Top tips for redundancy

August 26, 2015

Claire Morley-Jones, provides her top ten tips for managing a successful redundancy process.

  1. Don’t do it (unless you absolutely have to!). Consider all of the options at your disposal whether that’s short time working, freezing overtime, layoffs, re-structuring, sabbaticals or decreasing salaries and benefits (with employee agreement!!) Remember, when business picks up you’ll have recruitment and training costs so keeping your key people and top talent is essential to your future success.
  2. Remember to inform anyone else. You must follow ‘collective consultation’ rules if you’re making 20 or more employees redundant within any 90-day period at a single establishment and be sure to notify the Redundancy Payments Service (RPS) before a consultation starts. The deadline depends on the number of proposed redundancies.
  3. See if there’s anyone who actually wants to go. You don’t have to do it legally, but this really is the most effective way of minimizing the need for compulsory redundancies. You can still keep control of the process, individuals can retain some control over their own destinies but do make sure you communicate you reserve the right to reject any applications so you don’t lose your most valuable people! You could encourage people to take voluntary redundancy by offering a sweetener, i.e. an enhanced package before it reverts to compulsory redundancies under the statutory terms.
  4. Consult, communicate, listen and communicate some more. Anyone being considered for redundancy should be consulted – if there is more than one person doing the same role ALL individuals should be consulted. During this meeting you should discuss the business reasons for the potential redundancy, the selection criteria for deciding who will definitely be made redundant, and any ways there might be of avoiding redundancy and any alternative employment options. At times when redundancies are being considered it’s important to keep communication open and to anticipate and respond to comments.
  5. Plan your selection criteria very, very carefully! Your selection criteria should be objective, fair, reasonable and be capable of being verified! Last one in, first one out no longer cuts the mustard as a selection criteria! Also, remember that things like length of service could lead to age discrimination claims and attendance to disability discrimination claims, be wary of pregnant employees too!
  6. Remember those not at work. Many businesses forget to consult with individuals on long term sick, in another country, maternity leave or just based from home! These individuals must be treated in exactly the same way and receive the same communications. Remember, those on maternity leave have an automatic right to be offered alternative work!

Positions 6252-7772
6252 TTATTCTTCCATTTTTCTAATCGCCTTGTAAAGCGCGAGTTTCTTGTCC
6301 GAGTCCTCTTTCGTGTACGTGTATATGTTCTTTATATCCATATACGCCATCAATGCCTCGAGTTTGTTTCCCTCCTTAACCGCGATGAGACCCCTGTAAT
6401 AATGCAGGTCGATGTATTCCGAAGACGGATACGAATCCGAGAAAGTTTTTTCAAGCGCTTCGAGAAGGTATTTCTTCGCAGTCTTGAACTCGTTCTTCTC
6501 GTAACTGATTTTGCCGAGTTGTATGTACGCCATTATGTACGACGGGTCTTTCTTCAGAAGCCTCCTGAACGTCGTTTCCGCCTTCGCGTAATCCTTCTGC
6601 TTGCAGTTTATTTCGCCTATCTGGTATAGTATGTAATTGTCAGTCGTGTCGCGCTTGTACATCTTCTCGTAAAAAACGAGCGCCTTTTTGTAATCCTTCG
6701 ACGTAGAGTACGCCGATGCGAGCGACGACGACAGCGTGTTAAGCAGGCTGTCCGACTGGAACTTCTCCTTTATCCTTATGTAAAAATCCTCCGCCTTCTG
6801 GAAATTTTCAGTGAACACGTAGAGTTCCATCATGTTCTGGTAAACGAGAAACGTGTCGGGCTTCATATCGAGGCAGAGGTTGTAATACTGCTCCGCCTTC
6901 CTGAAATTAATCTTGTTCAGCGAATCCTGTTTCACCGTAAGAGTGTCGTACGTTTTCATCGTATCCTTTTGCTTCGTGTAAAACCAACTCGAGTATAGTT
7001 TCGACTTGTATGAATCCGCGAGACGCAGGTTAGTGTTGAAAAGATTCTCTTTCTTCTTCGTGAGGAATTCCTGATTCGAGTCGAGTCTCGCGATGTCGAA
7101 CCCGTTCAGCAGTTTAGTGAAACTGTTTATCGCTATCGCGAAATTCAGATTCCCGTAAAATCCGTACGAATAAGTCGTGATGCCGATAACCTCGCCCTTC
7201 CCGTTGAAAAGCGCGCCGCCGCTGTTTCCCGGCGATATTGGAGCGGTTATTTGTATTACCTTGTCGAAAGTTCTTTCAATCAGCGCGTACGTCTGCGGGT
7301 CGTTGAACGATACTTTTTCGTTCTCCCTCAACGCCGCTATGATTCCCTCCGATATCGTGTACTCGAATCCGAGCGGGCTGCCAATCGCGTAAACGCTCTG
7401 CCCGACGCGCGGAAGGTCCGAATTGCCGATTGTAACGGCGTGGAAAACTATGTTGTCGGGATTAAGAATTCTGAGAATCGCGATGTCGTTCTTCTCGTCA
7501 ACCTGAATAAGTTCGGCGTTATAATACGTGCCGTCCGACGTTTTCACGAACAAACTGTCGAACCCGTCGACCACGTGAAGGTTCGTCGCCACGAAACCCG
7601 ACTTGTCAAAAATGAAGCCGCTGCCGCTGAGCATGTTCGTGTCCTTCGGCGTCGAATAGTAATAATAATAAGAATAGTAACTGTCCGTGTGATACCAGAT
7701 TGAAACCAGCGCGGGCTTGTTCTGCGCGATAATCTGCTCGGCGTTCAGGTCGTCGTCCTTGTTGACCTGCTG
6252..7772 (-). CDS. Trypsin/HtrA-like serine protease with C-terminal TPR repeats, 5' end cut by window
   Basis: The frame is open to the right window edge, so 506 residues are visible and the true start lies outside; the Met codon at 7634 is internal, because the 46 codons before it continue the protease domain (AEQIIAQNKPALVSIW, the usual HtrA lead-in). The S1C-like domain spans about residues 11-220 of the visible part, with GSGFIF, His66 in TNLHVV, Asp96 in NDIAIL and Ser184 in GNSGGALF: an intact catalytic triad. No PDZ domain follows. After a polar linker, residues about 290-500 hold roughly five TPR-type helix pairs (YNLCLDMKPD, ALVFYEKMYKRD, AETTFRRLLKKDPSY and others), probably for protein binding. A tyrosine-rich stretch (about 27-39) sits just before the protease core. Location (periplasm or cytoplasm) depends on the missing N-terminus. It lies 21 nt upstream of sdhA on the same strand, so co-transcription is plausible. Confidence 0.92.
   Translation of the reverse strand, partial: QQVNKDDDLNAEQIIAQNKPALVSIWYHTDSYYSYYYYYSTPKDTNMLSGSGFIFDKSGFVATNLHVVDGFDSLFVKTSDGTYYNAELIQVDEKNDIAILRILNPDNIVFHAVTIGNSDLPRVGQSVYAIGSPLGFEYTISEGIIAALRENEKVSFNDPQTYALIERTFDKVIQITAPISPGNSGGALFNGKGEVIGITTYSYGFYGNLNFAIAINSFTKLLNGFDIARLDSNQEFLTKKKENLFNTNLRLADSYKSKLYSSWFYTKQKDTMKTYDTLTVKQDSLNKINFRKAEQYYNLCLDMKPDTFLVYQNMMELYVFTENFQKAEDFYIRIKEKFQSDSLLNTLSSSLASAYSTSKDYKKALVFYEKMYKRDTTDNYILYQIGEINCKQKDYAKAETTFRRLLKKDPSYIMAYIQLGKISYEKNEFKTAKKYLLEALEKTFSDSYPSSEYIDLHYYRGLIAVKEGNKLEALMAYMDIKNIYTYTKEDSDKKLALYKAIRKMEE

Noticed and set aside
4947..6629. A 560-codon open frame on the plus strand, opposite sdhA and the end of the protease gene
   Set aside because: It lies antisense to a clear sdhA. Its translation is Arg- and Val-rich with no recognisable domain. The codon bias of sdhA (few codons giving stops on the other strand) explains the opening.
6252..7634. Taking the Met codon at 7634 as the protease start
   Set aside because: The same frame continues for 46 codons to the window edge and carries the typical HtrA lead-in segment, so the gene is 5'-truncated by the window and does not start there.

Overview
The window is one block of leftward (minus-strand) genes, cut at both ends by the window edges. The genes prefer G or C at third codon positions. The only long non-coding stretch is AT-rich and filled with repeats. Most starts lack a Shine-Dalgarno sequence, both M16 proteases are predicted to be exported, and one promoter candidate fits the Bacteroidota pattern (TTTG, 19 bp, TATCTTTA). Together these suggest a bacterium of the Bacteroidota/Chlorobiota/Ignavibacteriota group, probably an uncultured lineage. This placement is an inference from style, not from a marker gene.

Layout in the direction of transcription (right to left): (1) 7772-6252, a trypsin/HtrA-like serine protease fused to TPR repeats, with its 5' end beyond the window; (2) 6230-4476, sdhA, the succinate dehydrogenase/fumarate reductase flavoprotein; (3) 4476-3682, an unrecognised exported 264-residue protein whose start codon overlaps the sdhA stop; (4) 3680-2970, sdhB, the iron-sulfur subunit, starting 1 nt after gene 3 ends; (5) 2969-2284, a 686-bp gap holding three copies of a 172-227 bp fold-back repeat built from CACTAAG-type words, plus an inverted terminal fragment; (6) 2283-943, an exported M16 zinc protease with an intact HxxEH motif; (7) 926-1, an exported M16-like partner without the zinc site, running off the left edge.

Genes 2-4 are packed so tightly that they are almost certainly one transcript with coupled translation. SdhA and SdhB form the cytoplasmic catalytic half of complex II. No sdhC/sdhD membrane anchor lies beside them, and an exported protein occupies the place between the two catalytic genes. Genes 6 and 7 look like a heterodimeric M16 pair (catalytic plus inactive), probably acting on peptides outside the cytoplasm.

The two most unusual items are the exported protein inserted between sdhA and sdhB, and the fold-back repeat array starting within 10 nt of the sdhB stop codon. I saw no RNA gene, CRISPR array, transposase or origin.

7. Consider alternative employment Legally you must consider alternative roles for potentially redundant staff, even after the redundancy is confirmed, and during any notice period. NB, you also need to consider vacancies in any associated companies. Also, you mustn’t make assumptions about the kind of alternative role that would be acceptable. If in doubt offer any vacancy that is within the employee’s capabilities, even if it is at a lower level of status or £.
  8. Offer as much support as you are able – You don’t legally have to do this but many employers offer help in finding another job (e.g. help with CVs, job applications, interviews etc). It’s also best practice to allow employees paid time off to attend interviews or to otherwise pursue their job search. In fact, those employees with at least 2 years’ continuous service who are under notice of redundancy are legally entitled to a reasonable amount of paid time off to find a new job or arrange training for future employment.
  9. Remember the paperwork – You need to keep complete, accurate and professional records of the redundancy process. All documents (whether written or typed, notes or a formal letter, and including emails and notes of meetings) are potentially disclosable in court so look after them!
  10. Last chance saloon! Redundancy should not be cited as a reason for dismissal if this is purely a ‘fudge’. The role must truly be disappearing, the business be folding or substantially restructuring and the individual should have been selected using robust criteria. If it is not a clear cut matter, the alternative you may wish to consider is offering a Compromise Agreement. This may cost a little more, but, if agreed, the individual signs their right away to take you to court; it is also quicker than formally performance managing someone out of the business. You will need a professional to agree the terms!

Remember redundancies need to be handled in a sensitive and legal way, if not, you could end up in court or damaging your company reputation.

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